you may not know this about me, but for about four years I worked at Little Sister’s Book and Art Emporium in Vancouver, an LGBT bookstore that fought against actual government censorship of literature by queer and trans people for well over 20 years.
Here’s an example of censorship: in the mid-80’s, the Canadian government refused to allow the importing and distribution of safer sex literature by and for gay men, citing anti-obscenity laws and the need to “protect” the Canadian public.
Little Sister’s, a business that was trying to import and distribute said materials, sued Canada Customs and attempted to take the case to the supreme court in order to change the obscenity laws so that such materials could enter the country freely. As part of their case, they invited a gay activist who was HIV+ to speak to the court about the necessity of safer sex materials for gay men and how safer sex education can save lives.
The government delayed the hearing, year after year, until the man invited to speak on the subject developed AIDS, until his health deteriorated, and until he died of complications from his illness. Once there was no way he could testify, because he was fucking dead, they allowed the case to proceed.
Daniel Tosh advocated a violent and gendered crime against a woman at one of his shows. Advocating violence on the basis of gender is hate speech. People who engage in hate speech while on the job ought to be fired; Daniel Tosh’s job is that he is a comedian. Pulling his show is not censorship, it’s firing someone who engaged in hate speech while on the job. It negatively affects no one but Tosh. Tosh’s work is not necessary for the survival of anyone; there are a million other dude comedians you can watch if that kind of humor is your thing; he doesn’t say anything unique so there’s no message that’s being withheld from the public here; there’s no systemic power behind people wanting him off the air; the government is not involved; nobody is prohibiting him from ever finding any alternate way of engaging with an audience (ie publishing, writing a blog, whatever).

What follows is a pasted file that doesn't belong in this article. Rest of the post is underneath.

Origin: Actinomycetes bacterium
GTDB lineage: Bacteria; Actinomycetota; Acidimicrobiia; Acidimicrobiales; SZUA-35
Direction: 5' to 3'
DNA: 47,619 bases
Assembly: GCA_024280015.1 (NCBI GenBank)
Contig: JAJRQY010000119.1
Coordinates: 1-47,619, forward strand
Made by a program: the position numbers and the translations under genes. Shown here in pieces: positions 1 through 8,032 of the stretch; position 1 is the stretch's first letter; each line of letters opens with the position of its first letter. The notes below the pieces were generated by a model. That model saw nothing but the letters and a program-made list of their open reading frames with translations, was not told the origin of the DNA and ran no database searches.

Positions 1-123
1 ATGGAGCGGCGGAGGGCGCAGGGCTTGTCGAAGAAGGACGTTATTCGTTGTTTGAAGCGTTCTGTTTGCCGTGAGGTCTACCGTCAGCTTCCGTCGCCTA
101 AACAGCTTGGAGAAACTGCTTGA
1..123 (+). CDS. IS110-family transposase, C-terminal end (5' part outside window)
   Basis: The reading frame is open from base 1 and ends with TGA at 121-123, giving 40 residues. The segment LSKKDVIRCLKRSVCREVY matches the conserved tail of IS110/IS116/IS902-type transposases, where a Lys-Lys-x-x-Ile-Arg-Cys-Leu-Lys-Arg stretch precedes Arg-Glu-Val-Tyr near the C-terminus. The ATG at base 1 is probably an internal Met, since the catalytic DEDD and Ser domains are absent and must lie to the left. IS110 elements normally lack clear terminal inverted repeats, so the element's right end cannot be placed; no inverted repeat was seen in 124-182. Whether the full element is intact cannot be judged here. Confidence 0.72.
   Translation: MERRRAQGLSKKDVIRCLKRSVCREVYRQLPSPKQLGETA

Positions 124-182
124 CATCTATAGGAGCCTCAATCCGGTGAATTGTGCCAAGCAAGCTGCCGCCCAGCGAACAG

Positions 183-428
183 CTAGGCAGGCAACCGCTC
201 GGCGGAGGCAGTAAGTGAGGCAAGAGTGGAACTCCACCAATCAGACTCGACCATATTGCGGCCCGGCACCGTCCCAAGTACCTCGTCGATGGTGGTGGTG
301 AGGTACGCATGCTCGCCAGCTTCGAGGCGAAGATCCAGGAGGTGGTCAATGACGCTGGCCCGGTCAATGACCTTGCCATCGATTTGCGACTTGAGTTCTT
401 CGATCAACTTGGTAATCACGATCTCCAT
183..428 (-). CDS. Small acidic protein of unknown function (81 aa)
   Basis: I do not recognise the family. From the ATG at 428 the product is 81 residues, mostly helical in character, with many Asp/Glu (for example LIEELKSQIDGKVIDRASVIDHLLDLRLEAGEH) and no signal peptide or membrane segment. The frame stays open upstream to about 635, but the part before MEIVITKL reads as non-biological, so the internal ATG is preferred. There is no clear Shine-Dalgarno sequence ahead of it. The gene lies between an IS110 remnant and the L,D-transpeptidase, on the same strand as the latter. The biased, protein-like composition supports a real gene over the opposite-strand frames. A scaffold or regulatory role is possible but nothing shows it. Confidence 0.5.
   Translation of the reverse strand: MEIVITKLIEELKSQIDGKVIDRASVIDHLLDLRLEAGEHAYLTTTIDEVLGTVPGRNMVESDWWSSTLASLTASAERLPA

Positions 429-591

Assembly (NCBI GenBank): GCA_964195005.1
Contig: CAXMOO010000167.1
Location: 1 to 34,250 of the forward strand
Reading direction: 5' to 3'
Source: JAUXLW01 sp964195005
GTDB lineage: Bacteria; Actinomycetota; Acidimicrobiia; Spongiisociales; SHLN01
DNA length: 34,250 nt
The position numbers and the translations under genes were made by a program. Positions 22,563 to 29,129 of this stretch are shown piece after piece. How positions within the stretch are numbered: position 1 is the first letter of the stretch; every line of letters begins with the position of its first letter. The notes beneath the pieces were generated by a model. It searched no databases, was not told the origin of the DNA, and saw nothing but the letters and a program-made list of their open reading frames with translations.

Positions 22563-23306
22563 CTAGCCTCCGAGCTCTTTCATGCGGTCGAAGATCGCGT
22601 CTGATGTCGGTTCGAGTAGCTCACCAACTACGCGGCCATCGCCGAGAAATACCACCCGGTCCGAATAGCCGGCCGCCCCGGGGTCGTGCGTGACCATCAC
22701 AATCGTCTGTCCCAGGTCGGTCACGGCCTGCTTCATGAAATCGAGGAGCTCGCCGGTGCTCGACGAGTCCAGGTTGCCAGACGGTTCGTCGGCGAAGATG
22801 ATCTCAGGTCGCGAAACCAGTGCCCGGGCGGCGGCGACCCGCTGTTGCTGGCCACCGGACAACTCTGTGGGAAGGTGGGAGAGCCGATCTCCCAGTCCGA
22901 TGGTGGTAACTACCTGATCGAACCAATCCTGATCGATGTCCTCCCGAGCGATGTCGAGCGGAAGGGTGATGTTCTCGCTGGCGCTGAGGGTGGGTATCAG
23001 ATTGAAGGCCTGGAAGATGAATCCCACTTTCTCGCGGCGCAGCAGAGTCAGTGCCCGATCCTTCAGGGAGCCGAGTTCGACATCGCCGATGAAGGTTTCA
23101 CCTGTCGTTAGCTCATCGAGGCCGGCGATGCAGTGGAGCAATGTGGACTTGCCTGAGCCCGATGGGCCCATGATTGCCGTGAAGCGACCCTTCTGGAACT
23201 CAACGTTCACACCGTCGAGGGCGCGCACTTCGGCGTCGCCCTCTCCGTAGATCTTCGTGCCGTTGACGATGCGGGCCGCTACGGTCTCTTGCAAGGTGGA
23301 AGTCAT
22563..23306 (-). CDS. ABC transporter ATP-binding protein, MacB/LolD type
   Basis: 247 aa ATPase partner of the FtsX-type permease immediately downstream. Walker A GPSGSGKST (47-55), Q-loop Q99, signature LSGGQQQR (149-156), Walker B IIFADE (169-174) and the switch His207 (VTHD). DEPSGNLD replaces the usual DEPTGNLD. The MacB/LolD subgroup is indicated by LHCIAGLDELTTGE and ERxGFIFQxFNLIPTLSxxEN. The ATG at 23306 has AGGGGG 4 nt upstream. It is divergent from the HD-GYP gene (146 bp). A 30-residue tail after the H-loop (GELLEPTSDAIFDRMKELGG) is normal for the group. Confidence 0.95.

Censorship is a huge, systemic problem, and the fight against censorship is very close to my heart as a queer woman, as a writer, as an artist, as an activist, and as a human being.
Stop fucking co-opting that fight in defense of fucking douchebags who think hate speech is funny.
The point that there was no censorship of Tosh is valid, however this argument goes about proving that in the wrong way.
The distinction between “hate speech” and “speech” is subjective and meaningless. What matters is whether speech is actively suppressed. The anecdote about the safe-sex literature was censorship because speech was being suppressed and its expression prevented. In Tosh’s case, he can still say whatever the fuck he wants. He just won’t have the support of his former employer. They have every right to choose which speech to support. Even the government has the right to do that, as long as they don’t prevent the expression of what they don’t support. Now, if his employer gagged him and shoved him in a closet, that would be censorship. However, that is obviously not what happened.